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South Bronx Principal Helps Provide School with Steady Leadership Presence

By Eddie Small | April 13, 2015 7:47am
 Catherine Jackvony has been principal at the Bronx Academy of Promise since 2011 and works to create a familial environment in the school.
Catherine Jackvony has been principal at the Bronx Academy of Promise since 2011 and works to create a familial environment in the school.
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DNAinfo/Eddie Small

MOUNT EDEN — Before Catherine Jackvony arrived at The Bronx Academy of Promise in March of 2011, the school had gone through two principals in two years and was looking for a steadier source of leadership, something Jackvony said she has been happy to provide in her four years on the job.

"I really feel like this is my home," she said.

Jackvony spent 12 years at Roosevelt Children's Academy on Long Island before heading into the Bronx, and she said the toughest part of the adjustment has been rooting for the Mets in a school so close to Yankee Stadium.

She has worked to make the school a happier place since taking over, with efforts like organizing an annual fifth grade trip to Disney World. She has tried to apply some lessons from Disney's work to her own classrooms.

"Whatever it is, it’s done well, and when you leave, you have a good feeling from it," she said. "So why not? Why can’t that be a school building?"

DNAinfo recently sat down with Jackvony to talk about her transition from working in Long Island to working in the South Bronx and her efforts to build a stronger sense of community at the school. The interview has been edited for clarity.

What made you move from Long Island to The Bronx?

I felt like charter schools were given the opportunity to think outside the box, and at Roosevelt ... they had a lot of issues going on over there. And this district had a lot of issues, but they just went through a whole renewal, and I felt like I wanted to do so much more. I wasn’t given the opportunity to do that there, and this opportunity came along, and I interviewed and went through two interviews and finally got the position in 2011. I could honestly say — I tell people all the time — I’ve never been so happy to get up at 3:45 in the morning.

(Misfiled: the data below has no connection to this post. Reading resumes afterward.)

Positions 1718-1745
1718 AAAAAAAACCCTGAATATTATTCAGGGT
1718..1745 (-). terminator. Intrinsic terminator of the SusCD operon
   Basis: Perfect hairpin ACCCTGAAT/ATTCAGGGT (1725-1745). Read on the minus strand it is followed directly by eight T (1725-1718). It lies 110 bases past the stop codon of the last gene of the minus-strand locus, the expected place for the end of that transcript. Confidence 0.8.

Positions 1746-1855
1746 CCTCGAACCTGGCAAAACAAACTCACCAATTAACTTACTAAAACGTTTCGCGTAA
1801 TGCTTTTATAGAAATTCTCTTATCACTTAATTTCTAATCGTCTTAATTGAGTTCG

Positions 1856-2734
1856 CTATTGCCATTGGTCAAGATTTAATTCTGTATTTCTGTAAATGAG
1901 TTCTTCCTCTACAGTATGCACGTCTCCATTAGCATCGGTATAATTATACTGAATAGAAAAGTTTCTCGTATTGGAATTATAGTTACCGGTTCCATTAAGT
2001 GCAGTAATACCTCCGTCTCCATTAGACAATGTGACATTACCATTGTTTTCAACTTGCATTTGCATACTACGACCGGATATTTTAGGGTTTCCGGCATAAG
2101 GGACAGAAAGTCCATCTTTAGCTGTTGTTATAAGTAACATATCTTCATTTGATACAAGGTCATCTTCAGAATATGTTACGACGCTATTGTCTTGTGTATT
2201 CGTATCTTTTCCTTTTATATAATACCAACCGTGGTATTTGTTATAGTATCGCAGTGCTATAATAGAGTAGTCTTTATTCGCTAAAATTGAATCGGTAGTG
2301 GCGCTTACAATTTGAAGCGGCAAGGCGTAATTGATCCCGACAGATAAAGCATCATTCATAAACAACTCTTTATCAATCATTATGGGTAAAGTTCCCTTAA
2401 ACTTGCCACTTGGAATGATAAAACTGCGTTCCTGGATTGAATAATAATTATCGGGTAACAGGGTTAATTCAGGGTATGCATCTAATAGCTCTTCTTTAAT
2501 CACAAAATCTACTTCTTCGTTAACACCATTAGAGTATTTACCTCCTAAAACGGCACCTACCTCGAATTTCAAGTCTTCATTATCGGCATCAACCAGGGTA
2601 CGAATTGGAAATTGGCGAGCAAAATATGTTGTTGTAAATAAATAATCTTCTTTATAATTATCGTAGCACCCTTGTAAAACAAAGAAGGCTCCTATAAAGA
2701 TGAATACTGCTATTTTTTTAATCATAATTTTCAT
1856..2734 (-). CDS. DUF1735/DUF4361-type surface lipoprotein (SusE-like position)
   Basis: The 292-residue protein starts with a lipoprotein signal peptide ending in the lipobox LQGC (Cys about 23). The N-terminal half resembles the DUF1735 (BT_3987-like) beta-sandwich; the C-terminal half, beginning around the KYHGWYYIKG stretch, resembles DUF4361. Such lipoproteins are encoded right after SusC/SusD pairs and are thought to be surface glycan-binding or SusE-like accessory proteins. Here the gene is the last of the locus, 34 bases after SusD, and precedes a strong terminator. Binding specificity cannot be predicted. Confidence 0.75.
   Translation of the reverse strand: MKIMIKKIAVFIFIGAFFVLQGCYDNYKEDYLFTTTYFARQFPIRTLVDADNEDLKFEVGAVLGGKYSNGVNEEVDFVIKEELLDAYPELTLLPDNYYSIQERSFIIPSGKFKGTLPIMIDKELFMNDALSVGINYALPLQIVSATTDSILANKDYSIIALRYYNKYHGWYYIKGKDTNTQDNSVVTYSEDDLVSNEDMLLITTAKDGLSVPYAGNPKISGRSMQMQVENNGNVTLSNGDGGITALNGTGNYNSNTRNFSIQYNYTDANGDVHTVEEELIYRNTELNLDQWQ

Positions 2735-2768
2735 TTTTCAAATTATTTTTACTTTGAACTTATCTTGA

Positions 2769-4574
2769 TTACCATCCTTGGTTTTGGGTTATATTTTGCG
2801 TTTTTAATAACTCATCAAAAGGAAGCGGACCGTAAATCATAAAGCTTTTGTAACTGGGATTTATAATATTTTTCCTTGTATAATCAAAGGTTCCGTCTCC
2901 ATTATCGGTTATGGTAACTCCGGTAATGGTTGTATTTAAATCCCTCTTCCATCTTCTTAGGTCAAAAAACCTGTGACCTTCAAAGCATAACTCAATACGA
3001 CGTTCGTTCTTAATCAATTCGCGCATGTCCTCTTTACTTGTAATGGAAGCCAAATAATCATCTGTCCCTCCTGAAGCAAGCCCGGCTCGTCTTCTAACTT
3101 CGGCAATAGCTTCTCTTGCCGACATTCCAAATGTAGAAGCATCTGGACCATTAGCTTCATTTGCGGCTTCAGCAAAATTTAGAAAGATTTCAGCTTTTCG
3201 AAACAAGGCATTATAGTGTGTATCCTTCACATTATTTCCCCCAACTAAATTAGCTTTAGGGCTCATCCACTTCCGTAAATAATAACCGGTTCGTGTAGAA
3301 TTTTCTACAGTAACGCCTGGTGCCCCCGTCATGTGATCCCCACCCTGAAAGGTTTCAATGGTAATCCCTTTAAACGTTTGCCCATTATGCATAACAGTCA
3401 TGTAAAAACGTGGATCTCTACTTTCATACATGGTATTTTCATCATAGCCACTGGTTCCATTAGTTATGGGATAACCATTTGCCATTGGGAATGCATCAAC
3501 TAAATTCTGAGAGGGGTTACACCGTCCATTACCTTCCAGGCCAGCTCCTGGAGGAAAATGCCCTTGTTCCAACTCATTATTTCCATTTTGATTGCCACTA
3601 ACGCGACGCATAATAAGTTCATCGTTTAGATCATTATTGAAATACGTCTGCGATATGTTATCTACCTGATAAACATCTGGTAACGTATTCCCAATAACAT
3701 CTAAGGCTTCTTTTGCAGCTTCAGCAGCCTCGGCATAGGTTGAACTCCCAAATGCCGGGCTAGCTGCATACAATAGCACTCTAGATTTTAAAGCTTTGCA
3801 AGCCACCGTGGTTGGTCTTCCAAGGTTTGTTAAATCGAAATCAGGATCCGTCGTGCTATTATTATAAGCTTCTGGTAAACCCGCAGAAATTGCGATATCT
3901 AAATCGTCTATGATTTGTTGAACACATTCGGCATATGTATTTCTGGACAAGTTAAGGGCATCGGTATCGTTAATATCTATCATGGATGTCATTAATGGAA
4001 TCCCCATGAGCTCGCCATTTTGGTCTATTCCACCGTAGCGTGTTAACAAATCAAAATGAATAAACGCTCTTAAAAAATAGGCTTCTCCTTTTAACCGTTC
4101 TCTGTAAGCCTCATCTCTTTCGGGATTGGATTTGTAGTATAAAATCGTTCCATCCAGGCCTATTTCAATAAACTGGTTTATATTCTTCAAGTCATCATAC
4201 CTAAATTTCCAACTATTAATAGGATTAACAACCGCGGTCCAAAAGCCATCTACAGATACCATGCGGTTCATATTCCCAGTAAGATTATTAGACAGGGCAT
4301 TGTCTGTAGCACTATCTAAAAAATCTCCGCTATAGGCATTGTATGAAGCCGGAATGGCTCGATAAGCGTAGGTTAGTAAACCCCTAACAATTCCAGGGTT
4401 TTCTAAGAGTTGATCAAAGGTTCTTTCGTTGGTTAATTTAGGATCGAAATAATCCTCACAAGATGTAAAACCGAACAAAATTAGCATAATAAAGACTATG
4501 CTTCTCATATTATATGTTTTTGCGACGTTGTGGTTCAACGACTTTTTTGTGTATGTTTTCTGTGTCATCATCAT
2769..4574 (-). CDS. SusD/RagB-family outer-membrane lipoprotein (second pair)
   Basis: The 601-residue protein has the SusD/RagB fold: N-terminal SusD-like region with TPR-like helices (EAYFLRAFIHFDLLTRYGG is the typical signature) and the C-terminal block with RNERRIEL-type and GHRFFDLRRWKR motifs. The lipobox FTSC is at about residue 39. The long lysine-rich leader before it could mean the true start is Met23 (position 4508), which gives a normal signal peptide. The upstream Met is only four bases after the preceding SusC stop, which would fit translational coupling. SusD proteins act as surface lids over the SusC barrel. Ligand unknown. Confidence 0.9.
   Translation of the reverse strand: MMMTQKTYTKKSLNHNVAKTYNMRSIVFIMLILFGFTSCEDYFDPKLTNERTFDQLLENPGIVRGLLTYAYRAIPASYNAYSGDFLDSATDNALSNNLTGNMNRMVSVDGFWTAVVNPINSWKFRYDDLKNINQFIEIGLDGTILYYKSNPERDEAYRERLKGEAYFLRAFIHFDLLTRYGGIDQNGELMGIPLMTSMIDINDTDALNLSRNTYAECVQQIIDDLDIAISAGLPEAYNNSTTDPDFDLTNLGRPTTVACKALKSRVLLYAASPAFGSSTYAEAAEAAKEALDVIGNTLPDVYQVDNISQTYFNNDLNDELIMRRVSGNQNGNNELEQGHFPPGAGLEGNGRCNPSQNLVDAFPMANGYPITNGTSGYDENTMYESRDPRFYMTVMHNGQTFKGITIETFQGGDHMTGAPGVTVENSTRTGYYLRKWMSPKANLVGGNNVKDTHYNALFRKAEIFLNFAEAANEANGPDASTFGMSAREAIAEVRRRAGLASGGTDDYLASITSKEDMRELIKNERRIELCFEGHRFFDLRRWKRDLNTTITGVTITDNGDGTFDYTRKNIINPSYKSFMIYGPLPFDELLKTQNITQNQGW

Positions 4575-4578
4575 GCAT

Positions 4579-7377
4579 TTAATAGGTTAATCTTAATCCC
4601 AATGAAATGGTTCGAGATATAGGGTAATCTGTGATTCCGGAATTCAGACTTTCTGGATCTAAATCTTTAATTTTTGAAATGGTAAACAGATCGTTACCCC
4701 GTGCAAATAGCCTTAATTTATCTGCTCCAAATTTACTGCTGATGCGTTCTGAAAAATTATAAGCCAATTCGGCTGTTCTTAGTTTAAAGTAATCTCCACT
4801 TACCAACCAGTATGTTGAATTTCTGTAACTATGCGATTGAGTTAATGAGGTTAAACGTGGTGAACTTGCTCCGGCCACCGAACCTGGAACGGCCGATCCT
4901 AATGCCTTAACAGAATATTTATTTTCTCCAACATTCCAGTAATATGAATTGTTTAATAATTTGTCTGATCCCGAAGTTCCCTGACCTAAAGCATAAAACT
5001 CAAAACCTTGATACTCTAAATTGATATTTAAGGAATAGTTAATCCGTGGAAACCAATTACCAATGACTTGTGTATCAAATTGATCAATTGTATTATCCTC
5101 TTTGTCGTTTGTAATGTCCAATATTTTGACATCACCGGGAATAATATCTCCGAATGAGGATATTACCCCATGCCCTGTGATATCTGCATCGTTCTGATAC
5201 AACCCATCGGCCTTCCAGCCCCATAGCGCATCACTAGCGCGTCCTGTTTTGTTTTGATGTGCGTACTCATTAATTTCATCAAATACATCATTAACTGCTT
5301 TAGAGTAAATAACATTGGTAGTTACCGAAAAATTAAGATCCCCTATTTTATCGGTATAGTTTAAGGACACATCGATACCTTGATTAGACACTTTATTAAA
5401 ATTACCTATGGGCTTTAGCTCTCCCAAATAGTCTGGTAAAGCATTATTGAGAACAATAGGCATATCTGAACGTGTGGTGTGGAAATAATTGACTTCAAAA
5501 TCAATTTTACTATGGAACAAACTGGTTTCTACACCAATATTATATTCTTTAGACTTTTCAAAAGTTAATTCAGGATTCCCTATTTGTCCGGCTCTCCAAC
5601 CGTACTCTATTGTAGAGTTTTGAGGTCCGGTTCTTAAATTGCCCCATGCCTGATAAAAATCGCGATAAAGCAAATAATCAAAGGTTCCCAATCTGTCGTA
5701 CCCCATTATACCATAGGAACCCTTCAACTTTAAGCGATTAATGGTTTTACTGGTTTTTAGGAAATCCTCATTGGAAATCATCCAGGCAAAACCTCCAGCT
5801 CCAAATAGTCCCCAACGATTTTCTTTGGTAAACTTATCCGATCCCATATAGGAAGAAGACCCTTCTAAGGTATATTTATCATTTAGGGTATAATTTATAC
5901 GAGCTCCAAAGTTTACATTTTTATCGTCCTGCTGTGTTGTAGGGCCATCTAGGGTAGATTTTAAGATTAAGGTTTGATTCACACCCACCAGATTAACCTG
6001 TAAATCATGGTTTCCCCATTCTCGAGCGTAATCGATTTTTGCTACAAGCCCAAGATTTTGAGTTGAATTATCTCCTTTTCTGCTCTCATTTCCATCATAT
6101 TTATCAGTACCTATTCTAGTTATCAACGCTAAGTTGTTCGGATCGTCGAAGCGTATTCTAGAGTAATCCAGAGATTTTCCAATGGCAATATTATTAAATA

Was there anything in particular about the Bronx that appealed to you? Were you specifically looking to go to a school here?

I just felt like this was a place that I could make a difference ... In the first three years, they had three principals here, and there were two ahead of me, and the person [I knew here] kept saying, they just need somebody to build family, to build a home, to build a community, a school community, and the teachers were really looking for that. I felt like this was a place that I could do that because I tell everybody that I really, strongly believe that this school is a family ... and you may not like your siblings every day, but in the end, you do what’s best out of respect for the family.

How did you try and make the school have a stronger sense of community?

I felt that it was very important to give people their voice. So when I first came here, I wanted the teachers to know that I was their support, that I was here to support them, and I gave them the ability to speak or the chance to voice their concerns or opinions. One of the first things they said was that the math program that was here was not helping. It wasn’t doing anything. It was just a bunch of papers.

So I had different vendors come in and present their different math programs. This was right before Common Core was just coming into vogue. And we had a [Professional Day], a whole day PD, when these different vendors came, and they presented their products, and then we voted, and the teachers voted on the program that they wanted.

Are the students part of the decision making process as well?

Well, I’m probably going to start because this was the first year we had eighth grade, so we’ll add that, the students, now that they're older.

So you’d like to see them have a little more input?

Yes. We have a student council, and the student council meets with me probably once a week, and we discuss the things that they would like to do.

Do they have any big ideas or big projects that they want to work on going forward?

Previous years, we had the DOE come give us their food. They were here in our kitchen making food for us. The students came to me last year and said, "We really don't think this food is really good. I found a hair in one of them. This woman doesn't wear her hairnet," and they were really concerned about the food that they were getting.

So this year, we went on our own. We're now our own food authority, and we hired a chef and our own kitchen staff that cook, and we went from having 60 kids eat breakfast to 200 kids eat breakfast. Our chef was a chef in one of the Manhattan restaurants, and he has a family, young family, and he really wanted to get on a school schedule because with the restaurant, he was there all hours of the night. So he decided to come here and cook for our kids. It's made a difference.